Fume hoods are a primary method of exposure control in the laboratory. A fume hood is a ventilated enclosure that usually vents separately from the building’s heating, ventilation and air conditioning (HVAC) system and not recirculated into the building. Fume hoods should be used when working with toxic compounds or compounds with a boiling point below 120°C. Fume hoods, or other effective local ventilation, must be provided and used when the materials used will exceed exposure limits in the laboratory.
Standards for determining permissible exposure limits include:
- Occupational Safety and Health Administration Permissible Exposure Limits (OSHA PELs)
- National Institute for Occupational Safety and Health Recommended Exposure Limits (NIOSH RELs)
- American Conference of Governmental Industrial Hygienists threshold limit values (ACGIH TLVs®)
- American Industrial Hygiene Association Workplace Environmental Exposure Limits (AIHA WEELs)
Types of fume hoods
Types of fume hoods at the University include chemical, radioisotope and perchloric acid hoods, with various airflow controls. Fume hood controls include constant air volume (CAV), variable air volume (VAV) and two-state (two speed) control. A number of older wood fume hoods and fume “cupboards” are still maintained. The hoods will display a label that identifies what type of ventilation control is employed:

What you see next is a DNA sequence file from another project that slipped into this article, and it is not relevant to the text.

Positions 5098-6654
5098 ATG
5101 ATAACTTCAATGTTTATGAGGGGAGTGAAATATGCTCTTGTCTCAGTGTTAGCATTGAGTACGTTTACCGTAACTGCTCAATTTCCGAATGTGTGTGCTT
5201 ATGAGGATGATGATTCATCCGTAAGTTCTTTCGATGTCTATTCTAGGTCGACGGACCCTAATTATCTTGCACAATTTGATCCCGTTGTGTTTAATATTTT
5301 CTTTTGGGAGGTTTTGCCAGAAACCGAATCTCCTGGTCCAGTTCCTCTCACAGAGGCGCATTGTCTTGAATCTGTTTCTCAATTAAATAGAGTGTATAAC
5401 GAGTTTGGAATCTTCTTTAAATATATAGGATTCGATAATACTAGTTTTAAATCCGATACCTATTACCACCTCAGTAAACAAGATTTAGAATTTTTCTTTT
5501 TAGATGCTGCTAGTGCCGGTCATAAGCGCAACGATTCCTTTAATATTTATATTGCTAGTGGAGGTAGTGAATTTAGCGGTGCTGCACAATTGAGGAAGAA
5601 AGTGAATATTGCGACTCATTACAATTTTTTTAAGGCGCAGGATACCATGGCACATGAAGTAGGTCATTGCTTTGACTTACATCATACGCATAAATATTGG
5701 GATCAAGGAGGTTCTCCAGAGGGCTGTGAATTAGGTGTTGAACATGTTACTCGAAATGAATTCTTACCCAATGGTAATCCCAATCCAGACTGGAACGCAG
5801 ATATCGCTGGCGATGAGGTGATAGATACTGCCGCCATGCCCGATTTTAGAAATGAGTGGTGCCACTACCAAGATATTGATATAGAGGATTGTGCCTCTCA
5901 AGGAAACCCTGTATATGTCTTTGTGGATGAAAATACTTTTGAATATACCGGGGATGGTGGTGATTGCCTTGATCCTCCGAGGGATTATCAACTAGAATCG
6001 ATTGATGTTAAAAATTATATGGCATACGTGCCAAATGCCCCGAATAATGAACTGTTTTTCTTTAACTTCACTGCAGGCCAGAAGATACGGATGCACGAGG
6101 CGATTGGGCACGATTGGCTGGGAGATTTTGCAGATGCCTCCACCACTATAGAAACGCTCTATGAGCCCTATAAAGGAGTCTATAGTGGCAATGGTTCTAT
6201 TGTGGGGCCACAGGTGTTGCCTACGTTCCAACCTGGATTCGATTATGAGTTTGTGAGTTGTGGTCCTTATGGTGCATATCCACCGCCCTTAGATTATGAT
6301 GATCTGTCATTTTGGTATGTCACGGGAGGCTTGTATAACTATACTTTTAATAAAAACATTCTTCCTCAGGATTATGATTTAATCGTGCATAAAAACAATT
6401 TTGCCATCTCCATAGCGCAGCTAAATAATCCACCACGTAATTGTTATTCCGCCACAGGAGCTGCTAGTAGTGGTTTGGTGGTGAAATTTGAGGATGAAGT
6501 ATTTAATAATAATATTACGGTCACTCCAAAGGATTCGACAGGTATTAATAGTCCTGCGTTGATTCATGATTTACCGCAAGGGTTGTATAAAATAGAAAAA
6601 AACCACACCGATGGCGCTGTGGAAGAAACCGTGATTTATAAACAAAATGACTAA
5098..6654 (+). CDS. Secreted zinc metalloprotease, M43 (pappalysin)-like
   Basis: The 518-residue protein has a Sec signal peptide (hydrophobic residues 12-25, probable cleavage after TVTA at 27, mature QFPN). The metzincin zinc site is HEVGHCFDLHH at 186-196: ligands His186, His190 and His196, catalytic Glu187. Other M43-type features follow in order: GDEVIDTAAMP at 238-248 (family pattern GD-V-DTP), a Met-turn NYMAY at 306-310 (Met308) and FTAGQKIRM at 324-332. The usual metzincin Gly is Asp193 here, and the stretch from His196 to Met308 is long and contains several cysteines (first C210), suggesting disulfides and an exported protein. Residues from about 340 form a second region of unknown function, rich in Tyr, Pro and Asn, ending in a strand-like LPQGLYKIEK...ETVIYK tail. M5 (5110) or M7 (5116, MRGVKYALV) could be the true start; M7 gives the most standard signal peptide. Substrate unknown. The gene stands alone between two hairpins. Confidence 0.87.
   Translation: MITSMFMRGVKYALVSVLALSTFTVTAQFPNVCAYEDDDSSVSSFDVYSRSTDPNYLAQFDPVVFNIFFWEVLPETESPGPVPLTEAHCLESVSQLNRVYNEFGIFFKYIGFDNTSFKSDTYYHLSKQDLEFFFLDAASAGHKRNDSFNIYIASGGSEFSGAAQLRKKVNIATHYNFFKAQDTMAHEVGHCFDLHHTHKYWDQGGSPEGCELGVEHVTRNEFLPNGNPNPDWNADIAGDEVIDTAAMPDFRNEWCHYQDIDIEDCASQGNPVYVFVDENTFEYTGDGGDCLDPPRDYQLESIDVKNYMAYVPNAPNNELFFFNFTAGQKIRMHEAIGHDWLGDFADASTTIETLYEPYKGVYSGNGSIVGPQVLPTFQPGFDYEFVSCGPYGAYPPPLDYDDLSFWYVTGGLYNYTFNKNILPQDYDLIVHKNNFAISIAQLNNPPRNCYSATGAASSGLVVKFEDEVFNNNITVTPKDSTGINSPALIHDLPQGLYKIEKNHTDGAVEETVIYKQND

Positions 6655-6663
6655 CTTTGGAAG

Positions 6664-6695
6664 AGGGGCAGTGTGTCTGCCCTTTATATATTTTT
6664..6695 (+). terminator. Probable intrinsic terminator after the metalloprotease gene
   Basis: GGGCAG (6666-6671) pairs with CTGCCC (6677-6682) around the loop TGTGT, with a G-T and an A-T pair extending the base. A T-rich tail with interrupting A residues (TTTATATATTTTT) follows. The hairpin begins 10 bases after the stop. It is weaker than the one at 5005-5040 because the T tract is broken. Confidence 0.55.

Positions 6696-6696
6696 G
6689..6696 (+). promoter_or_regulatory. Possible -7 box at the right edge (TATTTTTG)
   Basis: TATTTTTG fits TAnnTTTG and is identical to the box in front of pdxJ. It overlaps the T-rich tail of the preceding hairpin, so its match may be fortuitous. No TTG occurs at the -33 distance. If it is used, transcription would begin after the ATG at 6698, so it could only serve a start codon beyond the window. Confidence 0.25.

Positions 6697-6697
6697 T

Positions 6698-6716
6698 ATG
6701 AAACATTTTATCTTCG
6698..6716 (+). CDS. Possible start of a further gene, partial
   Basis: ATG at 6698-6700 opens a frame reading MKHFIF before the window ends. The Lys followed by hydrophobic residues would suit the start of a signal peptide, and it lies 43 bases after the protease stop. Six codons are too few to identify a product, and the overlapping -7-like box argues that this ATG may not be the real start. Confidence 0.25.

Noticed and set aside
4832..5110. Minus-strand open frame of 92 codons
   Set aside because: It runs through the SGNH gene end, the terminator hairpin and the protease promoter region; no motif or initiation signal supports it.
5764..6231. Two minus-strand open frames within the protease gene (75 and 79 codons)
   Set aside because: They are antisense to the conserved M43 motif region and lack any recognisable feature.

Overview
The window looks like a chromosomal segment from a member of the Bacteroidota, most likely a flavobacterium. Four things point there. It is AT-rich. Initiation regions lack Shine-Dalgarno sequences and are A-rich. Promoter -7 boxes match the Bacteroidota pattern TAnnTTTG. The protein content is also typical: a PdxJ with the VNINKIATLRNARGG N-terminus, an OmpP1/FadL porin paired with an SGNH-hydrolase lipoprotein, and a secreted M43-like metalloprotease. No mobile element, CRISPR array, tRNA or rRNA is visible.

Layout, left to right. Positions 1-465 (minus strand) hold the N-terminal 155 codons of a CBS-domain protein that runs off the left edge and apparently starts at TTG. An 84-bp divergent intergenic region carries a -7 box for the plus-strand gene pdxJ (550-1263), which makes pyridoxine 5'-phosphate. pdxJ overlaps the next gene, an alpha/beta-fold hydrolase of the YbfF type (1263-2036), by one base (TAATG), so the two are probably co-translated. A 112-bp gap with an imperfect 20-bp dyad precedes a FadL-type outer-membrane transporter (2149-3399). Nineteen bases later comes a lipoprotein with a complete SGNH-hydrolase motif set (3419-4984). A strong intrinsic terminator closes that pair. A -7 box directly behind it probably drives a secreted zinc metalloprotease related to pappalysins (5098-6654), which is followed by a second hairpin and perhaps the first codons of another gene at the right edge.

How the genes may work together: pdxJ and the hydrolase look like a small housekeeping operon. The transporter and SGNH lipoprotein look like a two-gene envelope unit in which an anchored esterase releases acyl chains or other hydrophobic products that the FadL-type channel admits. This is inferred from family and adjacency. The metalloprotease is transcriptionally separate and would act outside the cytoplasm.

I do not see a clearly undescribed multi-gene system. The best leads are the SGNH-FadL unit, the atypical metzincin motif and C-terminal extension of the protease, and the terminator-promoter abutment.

Fume hoods are categorized into one of two groups: 1) standard flow, and 2) low flow. Standard flow fume hoods are designed to operate at 100 linear feet per minute (LFM) at 18 inches sash height. (Note that some legacy hoods were designed to operate at 100 LFM at full sash height, as high as 25 inches). Low flow fume hoods are designed to operate at 70 LFM at 18 inches sash height.
How to use a fume hood
The fume hood can provide adequate protection for most laboratory processes if it is used correctly.
The fume hood must be operated with the sash no higher than the red arrow.
Detailed instructions for use of the fume hood can be found in the Lab Safety Manual.
Fume hood testing and inspection
EH&S performs a functional performance test to assure hoods perform as required about every 18 months. The performance test typically includes an evaluation of the face velocity, the sound, containment, monitor performance and the tracking ability of a VAV (when applicable). EH&S may also note any observed problem with controls, sash, baffles, plumbing, light or corrosion.
Fume hoods tested by EH&S will have a label that records its inspection history:
The following definitions are used by EH&S to track the operational status of fume hoods.
If a hood fails an inspection, it may need to be taken out of service until repaired. EH&S will notify the researchers and post a “Do Not Use” sign if repair is required. When UW Facilities has completed repairs, EH&S will retest the hood and put it back in service.